Heartbreak No. 1: “Mamma Mia” Misses The Essence Of ABBA

Kate Richardson | December 8, 2008 3:00 am

In addition to choosing our 80 favorite musical recordings, people, places, movements, and events of the year, Idolator has also chosen eight of its least favorites of 2008. In the first Heartbreak, Kate Richardson looks at a movie that misses an opportunity to immortalize Sweden’s greatest pop group—and its greatest ’70s fashion plates—on the big screen.

I saw Mamma Mia three times in theaters this summer. On the one hand it’s a garish, uncomfortable, oftentimes embarrassing, poorly directed spectacle that somehow makes even Meryl Streep look like an amateur, but on the other hand… there’s a sort of feel-good vibe infused throughout the entire mess that made it strangely irresistible to me. I was fascinated by this movie, how something could be so outrageously awful and yet still somehow genuinely appealing.

Still, Mamma Mia remains a missed opportunity. I’ve never seen the Broadway show, but I’ve heard that it’s more or less awful. The movie was a chance to reverse that—to do justice to the brilliant concept of an ABBA musical and all the campiness it implies. The music is so tightly constructed and richly produced; it deserves a strong visual treatment, something along the lines of the band’s distinctive music videos, which were edited and choreographed with perfect symmetry. But instead of an homage to the order and geometry of ABBA’s music and aesthetic, the movie is a visual free-for-all of meandering dance numbers (“Dancing Queen,” for instance, ends with Meryl jumping off of a pier for no apparent reason), and indistinct cinematography. (What is an ABBA-themed visual experience without soft focus and four-way split screens?)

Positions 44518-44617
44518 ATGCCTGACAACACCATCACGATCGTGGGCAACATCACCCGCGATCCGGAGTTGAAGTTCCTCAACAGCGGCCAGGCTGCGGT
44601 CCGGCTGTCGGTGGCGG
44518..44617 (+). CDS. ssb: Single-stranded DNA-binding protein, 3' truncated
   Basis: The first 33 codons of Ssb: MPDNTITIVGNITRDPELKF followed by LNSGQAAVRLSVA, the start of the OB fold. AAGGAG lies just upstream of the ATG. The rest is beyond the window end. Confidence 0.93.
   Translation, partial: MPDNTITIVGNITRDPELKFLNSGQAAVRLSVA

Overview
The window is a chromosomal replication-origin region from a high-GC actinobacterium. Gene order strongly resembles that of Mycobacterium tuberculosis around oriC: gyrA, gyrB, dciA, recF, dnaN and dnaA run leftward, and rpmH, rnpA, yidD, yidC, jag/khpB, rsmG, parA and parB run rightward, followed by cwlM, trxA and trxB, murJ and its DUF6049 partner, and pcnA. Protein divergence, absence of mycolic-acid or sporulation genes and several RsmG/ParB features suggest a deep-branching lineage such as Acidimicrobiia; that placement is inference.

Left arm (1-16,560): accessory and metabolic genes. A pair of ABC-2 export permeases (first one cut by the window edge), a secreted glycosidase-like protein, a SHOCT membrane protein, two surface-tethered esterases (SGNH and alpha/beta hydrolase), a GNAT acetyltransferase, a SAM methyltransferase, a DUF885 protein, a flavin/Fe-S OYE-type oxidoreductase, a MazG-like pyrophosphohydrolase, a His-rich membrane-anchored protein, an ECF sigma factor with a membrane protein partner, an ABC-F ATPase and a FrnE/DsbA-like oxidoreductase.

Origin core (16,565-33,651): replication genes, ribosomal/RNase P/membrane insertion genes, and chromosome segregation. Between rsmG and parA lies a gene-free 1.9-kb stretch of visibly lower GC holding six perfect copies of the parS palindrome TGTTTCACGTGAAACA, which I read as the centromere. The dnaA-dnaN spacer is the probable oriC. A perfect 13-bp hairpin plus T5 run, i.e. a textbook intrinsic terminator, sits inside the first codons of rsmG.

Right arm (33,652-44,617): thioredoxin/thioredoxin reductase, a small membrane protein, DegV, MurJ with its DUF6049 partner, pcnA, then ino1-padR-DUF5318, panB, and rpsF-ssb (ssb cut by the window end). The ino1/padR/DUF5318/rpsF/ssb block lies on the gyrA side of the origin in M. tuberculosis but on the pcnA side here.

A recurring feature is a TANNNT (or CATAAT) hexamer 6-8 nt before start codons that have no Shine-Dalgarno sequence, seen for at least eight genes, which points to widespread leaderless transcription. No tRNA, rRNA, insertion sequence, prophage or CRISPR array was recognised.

Perhaps none of that has a place in a mainstream film that’s not actually about ABBA, but a more ambitious movie could have conveyed the narrative while at the same time capturing the band’s glitzy, excessive essence. Instead, Mamma Mia is a fluffy mess. This clip just about sums it up: Meryl Streep’s face superimposed over a roulette wheel, Christine Baranski sitting on a jet ski on the deck of a boat:

80 ’08 (and Heartbreak)

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